Here’s yet another bombshell from SingLife – first temporarily closing new signups since their merger with Aviva and then reducing interest rates gradually on their SingLife account from 2.5% to 2% to 1.5% and now 1%.
However, users can still earn bonus return of 0.5% if they spend at least $500 on their SingLife debit card or sign up for an investment-linked policy called Grow.
Well, it wasn’t unanticipated, as I’ve previously mentioned that SingLife’s rates were above market for a while and they have been using the high yields to attract users into its ecosystem and then cross-sell them with insurance plans and investment products.
Interest rates across the board have fallen off the cliff alongside yields on government bonds. You can see that safe yielding Singapore Savings Bonds for the July 2021 issuance yields just 1.53% per year on average when holding for 10 years.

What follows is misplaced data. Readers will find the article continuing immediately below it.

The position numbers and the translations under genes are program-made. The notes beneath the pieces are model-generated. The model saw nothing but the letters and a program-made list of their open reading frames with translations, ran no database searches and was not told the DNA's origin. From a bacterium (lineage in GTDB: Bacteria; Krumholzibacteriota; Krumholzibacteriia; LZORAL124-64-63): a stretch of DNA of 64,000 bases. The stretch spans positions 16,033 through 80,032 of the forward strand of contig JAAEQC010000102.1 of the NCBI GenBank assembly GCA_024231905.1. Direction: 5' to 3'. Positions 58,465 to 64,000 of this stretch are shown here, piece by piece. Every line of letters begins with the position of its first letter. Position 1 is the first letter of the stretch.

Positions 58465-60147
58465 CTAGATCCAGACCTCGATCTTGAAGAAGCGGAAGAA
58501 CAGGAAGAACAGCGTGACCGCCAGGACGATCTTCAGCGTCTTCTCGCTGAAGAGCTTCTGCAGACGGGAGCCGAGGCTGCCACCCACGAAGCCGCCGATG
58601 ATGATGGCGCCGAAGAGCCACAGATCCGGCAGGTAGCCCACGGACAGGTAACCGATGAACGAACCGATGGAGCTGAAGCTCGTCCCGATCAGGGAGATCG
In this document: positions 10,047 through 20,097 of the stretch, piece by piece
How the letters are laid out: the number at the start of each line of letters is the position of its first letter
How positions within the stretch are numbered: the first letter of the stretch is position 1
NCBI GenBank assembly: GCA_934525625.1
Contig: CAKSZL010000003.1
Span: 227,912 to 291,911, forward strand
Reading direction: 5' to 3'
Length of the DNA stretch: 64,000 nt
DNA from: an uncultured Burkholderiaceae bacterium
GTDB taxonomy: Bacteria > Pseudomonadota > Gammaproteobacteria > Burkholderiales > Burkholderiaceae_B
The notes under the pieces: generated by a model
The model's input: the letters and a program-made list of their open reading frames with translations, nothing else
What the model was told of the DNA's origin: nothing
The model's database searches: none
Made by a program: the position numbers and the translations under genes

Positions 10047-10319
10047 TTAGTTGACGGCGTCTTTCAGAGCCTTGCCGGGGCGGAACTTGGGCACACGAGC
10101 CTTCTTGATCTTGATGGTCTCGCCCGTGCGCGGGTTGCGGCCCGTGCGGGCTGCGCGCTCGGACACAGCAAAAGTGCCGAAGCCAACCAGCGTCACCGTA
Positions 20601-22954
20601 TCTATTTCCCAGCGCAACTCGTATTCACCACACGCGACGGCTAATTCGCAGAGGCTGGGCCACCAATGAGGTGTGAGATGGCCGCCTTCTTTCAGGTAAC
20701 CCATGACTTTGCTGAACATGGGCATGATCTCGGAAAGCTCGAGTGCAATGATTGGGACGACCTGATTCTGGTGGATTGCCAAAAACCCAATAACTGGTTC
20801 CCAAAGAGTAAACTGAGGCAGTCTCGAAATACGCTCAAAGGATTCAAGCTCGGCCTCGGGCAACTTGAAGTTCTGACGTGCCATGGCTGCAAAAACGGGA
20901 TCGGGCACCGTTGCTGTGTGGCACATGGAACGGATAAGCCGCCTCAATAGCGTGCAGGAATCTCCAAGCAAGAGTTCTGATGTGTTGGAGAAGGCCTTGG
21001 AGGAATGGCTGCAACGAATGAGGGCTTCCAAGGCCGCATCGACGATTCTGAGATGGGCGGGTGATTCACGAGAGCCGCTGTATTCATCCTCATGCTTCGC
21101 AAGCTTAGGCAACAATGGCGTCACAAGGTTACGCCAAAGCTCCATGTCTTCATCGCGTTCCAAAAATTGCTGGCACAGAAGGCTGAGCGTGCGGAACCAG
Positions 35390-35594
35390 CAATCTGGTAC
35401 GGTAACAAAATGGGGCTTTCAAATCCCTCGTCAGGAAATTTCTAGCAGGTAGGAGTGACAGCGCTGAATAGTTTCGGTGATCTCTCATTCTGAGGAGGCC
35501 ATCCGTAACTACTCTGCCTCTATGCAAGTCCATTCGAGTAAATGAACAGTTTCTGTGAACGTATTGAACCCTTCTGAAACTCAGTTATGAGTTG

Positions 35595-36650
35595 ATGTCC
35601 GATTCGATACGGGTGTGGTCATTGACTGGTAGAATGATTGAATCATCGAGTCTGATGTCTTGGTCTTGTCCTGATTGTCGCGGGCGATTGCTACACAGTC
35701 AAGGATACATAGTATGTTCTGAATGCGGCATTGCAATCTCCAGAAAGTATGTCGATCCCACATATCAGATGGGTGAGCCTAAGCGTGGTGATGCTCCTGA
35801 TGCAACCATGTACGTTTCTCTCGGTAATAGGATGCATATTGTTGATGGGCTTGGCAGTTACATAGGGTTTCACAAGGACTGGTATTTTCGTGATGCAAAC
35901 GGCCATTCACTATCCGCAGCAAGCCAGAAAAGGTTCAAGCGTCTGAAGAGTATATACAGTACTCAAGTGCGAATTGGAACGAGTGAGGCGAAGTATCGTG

The strategy might have worked, with 1.5 million users onboarded onto its platform with its aggressive marketing campaign over the past year.
With the rates reduced from 1.5% to 1% for the first $10,000 and from 1% to 0.5% on the next $90K, I think any young adult looking to grow their wealth should forget about using SingLife for investment purposes.
I do think SingLife remains a good place to store emergency funds because of their quick withdrawal times to bank accounts.
If you’re holding too much cash then I think you’d need to re-evaluate your investment strategy because inflation is 2.1% per year in Singapore and putting too much cash in a 1% savings account means you have a net loss of 1% every year.
Remember we need to look at real yields (i.e. yields adjusted for inflation) rather than nominal yields. But yields don’t come for free so we need to evaluate the risks against the projected or expected yields.